Sunday, 2 March 2008


There is a moment in Local Hero where Mac returns home. He is the negotiator for a huge US oil company and has been sent to Scotland to buy an isolated village. His home is a Houston flat overhanging the big city. On return, he watches the night-time streams of traffic below, the lines radiating out like pulsing veins, driven on by industry, economy, realisation of American dreams. Mac puts his hand into his coat pocket and pulls out the legacy of his travels. Sand and sea shells. I remember this scene everytime, because it is true.

Looking back, years ago, as if I am now watching someone else's life, without children, with few responsibilities and fewer cares, I lived a while with Dig in Mysore, India. We rented a small flat above a grocery shop. The shop opened out onto a wide unsurfaced road which was the daily place for the swirl and eddy of commuting Ambassador cars. They parp-parped their way to and fro, vying for space with taxis, auto rickshaws, bus queues, women with laundries, the man who flat-ironed Dig's shirts for 2 rupees, cows and goats, women cooking for the builders who balanced the scaffolding on hollowed out coconut shells, children suicidally piled three atop motorbikes with dad on the school run, and the dog, who had lived all his life with hens and cockerels and who barked with a cock-a-doodle doo; he ran back and forth between the traffic in a nimble game of chicken.

There I learned to walk carefully, test rice at the market for quality, and speak a little Kannada. Mrs Umesh from the shop below taught me to cook vegetables I had never seen before and, after a few months, I became shocked at the sight of Western tourists who showed their arms and sun tans and the blonde women, who laughed, loud. It was probably time to come home.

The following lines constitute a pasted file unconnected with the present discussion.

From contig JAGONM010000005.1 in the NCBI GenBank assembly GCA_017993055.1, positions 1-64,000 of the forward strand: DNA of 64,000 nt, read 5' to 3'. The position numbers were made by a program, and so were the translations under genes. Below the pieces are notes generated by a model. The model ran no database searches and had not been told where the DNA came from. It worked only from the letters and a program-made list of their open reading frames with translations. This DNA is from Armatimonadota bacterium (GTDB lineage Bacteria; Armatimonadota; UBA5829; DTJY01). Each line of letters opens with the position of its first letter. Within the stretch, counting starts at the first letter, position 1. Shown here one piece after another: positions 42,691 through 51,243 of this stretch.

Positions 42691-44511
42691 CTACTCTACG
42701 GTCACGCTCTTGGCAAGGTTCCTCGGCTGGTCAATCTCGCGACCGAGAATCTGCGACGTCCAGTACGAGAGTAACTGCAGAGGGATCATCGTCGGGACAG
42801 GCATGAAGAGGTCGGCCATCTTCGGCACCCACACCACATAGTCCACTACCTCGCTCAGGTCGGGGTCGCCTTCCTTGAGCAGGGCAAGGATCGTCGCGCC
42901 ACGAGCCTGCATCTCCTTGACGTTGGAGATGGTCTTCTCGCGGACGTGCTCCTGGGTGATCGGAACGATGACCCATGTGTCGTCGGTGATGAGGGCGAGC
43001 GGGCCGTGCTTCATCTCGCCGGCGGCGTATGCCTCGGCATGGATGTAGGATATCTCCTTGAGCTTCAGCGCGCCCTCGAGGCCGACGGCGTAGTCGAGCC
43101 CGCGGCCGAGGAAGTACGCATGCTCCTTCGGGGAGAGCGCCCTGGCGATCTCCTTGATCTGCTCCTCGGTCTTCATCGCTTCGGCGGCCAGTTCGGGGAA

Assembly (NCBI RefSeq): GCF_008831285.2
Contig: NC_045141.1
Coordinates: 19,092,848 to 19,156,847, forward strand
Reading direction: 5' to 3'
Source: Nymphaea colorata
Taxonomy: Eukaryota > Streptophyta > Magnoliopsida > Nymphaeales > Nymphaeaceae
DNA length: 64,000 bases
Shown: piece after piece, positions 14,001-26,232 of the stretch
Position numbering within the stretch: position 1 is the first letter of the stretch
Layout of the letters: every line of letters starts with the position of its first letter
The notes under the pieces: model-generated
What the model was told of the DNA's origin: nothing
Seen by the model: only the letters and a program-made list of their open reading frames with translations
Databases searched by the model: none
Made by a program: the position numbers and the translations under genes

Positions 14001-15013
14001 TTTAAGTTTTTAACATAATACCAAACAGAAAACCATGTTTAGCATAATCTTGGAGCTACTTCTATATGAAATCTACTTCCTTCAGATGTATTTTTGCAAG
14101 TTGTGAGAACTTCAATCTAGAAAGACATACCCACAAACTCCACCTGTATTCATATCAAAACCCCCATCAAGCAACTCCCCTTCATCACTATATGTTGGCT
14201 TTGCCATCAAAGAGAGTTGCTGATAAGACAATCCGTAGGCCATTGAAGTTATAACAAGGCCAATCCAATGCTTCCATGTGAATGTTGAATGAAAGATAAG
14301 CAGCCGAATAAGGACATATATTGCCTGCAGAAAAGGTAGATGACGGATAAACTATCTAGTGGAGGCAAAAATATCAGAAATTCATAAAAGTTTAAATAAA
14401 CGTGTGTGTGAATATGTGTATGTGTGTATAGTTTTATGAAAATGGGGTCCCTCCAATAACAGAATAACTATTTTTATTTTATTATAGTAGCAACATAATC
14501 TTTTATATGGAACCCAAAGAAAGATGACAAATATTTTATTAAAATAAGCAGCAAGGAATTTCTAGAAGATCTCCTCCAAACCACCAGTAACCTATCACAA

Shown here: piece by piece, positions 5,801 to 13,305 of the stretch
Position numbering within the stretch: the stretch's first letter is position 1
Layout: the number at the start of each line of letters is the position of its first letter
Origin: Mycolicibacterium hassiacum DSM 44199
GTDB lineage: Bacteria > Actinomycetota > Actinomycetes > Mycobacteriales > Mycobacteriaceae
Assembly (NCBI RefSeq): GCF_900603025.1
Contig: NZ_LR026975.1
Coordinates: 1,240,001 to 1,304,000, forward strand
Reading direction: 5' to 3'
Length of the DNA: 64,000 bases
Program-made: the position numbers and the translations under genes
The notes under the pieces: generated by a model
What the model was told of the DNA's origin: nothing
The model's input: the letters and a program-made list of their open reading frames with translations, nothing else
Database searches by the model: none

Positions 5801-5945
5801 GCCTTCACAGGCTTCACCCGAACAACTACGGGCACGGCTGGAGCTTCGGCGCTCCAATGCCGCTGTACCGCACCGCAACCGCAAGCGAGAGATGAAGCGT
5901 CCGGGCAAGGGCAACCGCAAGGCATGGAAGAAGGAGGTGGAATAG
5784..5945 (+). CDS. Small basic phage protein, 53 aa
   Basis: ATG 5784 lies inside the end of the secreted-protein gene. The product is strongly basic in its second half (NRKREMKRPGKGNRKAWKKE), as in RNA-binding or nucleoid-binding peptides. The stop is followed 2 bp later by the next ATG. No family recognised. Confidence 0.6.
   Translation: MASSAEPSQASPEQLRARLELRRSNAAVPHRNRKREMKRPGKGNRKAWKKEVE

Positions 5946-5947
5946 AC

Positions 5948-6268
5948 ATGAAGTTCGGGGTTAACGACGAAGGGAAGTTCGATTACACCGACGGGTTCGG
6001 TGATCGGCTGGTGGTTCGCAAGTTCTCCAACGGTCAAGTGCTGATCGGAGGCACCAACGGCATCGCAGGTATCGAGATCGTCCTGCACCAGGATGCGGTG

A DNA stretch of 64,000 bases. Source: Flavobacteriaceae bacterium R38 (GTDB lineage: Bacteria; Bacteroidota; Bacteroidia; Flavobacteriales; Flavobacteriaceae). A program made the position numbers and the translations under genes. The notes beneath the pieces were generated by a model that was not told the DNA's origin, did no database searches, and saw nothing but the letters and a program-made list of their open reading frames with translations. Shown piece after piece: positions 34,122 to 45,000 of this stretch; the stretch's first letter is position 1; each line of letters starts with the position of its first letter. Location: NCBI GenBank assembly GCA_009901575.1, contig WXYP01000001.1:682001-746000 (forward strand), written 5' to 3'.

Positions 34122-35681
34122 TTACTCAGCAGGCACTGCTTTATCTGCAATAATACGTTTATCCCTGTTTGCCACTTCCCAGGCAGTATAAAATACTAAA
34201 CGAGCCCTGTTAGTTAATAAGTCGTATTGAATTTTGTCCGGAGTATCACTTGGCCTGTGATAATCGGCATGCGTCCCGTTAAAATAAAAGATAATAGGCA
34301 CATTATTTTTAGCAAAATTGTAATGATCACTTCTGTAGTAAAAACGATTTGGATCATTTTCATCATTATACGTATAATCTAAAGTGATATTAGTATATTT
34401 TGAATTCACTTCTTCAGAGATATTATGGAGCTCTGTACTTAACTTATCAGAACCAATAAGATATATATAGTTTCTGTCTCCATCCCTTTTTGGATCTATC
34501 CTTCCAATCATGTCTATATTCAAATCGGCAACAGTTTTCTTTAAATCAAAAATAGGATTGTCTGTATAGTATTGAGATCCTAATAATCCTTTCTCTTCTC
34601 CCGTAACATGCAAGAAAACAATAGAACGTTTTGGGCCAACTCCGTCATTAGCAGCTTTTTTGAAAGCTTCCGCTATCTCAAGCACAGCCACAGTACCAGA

I threw out all my clothes and brought back the following: a silver finger ring, one wooden Ganesh, one cooking pot, one vegetable knife, a brass candelabra (which wobbles still), and bags and bags of stones and pebbles and shells. The shells I had meticulously finger-picked, one by one, out of sands and rocks and seas on our many Indian journeys to see moon eclipses and enjoy brief holidays in Kerala and Goa. And when I brought back this treasure haul, I persuaded Bal, who then was story-telling in art and pictures, to make a mask for me, one that used the shells, and sights and sounds of other worlds. He made two. Both are displayed, still, on the kitchen wall.

And now it's the same. I have thrown out my clothes and brought back bags of papers; jottings, notes, children's sketches, tickets, hand-drawn maps, notes of hellos and goodbyes, cuttings from newspapers and magazines, brochures, flyers, leaflets, and bags from shopping malls and market bakeries.

And suddenly, I have to make sense of it all.

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